A day in the life of an IRIS Advocate Educator #1

As an IRIS Advocate Educator, I have a dual role. Half of my time involves supporting and providing on-going training for health professionals in general practice. The aim is to help them understand and respond to domestic violence and encourage them to ask survivors about their experience of abuse and respond, record, safety check and refer. The other half of my time focuses on supporting survivors that are referred by general practice and responding to their needs through advocacy and emotional support.

Generally, I work with standard to medium risk cases while high-risk survivors that come through my service are referred to the IDVA team. Unlike many caseworkers in Solace, I work with survivors for up to a year where necessary!

I start work at 9 AM. My first task of the day is to check the IRIS inbox for any new referrals, which I process myself and add to my monitoring spreadsheet. I respond to GPs and agree to update them once I’ve contacted the patient.

As an IRIS AE, you must aim to strike a good balance every day between outreach and recruitment of surgeries to your training schedule as well as managing your caseload effectively. Keeping organised and on top of your admin is a must, and training days are particularly busy. In the lead-up to a training day, I make sure that all outstanding actions and contact for my current clients are complete. I also go through my training checklist: confirmation of time and venue attendance lists, updating PowerPoints, sending the practice their training handouts, evaluation forms, and troubleshooting any online materials I may need to use.

As an IRIS AE, your role is also colourful and varied, especially when it comes to training practices. In any training session, I might need to act as a trainer, facilitator, conflict resolution expert, actor (for the role plays we ask the GPs to partake in!) adviser, or advocate. Sometimes GPs are willing to engage and learn, but sometimes they aren’t and can challenge your expertise and even disrupt the sessions. IRIS AE’s need to be able to navigate both scenarios and never take it personally.

But most importantly, getting to work with a wide range of health professionals and swap and share expertise, stories, and support is really rewarding and I often feel as if every training session teaches me something new as well: whether it’s learning how to be resilient, how to think on my feet, how passionate many people are about domestic abuse; or even learning from disclosures made by health professionals themselves.

When it comes to supporting patients that are referred to IRIS, the most unique aspect of the service is the diversity of survivors that we reach. The stories I hear from survivors that come through from GPs are often fraught with complexity- I recently worked with an elderly woman who had never accessed a single service in her life, and had lived with her abuser for 60 years before accepting support. She had used drugs and alcohol when she was younger to cope, and presented with multiple health complications as a result of the abuse she had experienced. While her story made me sad, I also felt so grateful to be involved in the first intervention she had ever had and I was amazed by her resilience, bravery, and her ability to remain kind and hopeful in the face of so much adversity. Because I usually work with clients from the point of referral, I have the privileged position of witnessing them change, adapt, and grow from the point of crisis through to self-assured individuals who have pieced their lives back together against the odds.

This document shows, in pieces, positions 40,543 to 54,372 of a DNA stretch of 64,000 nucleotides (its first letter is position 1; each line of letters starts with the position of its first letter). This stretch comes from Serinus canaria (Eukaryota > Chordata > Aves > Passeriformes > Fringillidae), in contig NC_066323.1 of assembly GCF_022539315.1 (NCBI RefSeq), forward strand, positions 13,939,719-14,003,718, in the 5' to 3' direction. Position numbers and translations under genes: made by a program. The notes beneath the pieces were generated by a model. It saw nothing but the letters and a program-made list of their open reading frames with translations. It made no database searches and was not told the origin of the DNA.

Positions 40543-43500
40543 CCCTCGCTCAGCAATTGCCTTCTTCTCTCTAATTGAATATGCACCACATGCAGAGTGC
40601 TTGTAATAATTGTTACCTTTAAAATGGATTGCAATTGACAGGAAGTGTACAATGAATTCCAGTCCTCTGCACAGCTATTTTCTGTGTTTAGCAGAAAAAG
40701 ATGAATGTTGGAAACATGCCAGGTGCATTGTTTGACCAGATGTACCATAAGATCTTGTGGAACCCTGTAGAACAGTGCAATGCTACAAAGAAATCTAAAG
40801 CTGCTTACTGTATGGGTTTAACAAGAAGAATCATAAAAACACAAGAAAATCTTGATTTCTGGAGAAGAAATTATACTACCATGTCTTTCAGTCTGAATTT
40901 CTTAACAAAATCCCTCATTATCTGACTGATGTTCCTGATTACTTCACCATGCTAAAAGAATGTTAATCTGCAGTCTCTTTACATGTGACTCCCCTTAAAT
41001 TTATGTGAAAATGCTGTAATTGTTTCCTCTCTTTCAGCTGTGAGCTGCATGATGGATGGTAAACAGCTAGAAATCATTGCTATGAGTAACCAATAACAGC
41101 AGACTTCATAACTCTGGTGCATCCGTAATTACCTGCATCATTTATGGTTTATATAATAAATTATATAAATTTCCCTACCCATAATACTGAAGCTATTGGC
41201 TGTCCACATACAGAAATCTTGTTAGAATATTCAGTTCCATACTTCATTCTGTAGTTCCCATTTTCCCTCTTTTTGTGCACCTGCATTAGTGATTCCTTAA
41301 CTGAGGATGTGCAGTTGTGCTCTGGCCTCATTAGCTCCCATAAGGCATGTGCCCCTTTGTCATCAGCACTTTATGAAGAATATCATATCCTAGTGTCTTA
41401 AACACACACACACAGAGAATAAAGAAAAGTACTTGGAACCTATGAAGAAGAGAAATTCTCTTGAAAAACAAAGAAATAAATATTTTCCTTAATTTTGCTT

It’s important to know that as an AE, many of the referrals present with multiple health complications and disadvantages and the age range is vast, from 16 year old survivors of child sexual exploitation to 88 year olds who have lived with abuse their whole lives. I also receive many referrals from BAME communities
who feel isolated by other support services but trust their GP to support them and refer them. Staying flexible in your approach as an advocate and being able to identify and navigate the appropriate service and response for your clients is therefore crucial.

To finish off the day, I usually finalise any referrals that need to be made to CSC, IDVAs, MARAC, counselling, or other specialist services; send some emails; and write a to-do list for the next day.

Most of all, I love how diverse my role is and how much it has taught me. I have developed so many skills in under a year- from delivering training, attending court, writing witness statements and CSC reports, or advocating successfully with local authorities to get

a client re-settled. Like many roles in the sector, the challenges of being an IRIS AE is offset by the rewards. When interventions are successful, and you get to play even a small part in someone’s recovery from violence and abuse and see them begin to live, thrive, and trust again- it’s the best feeling in the world.

This is an administrative-intensive role!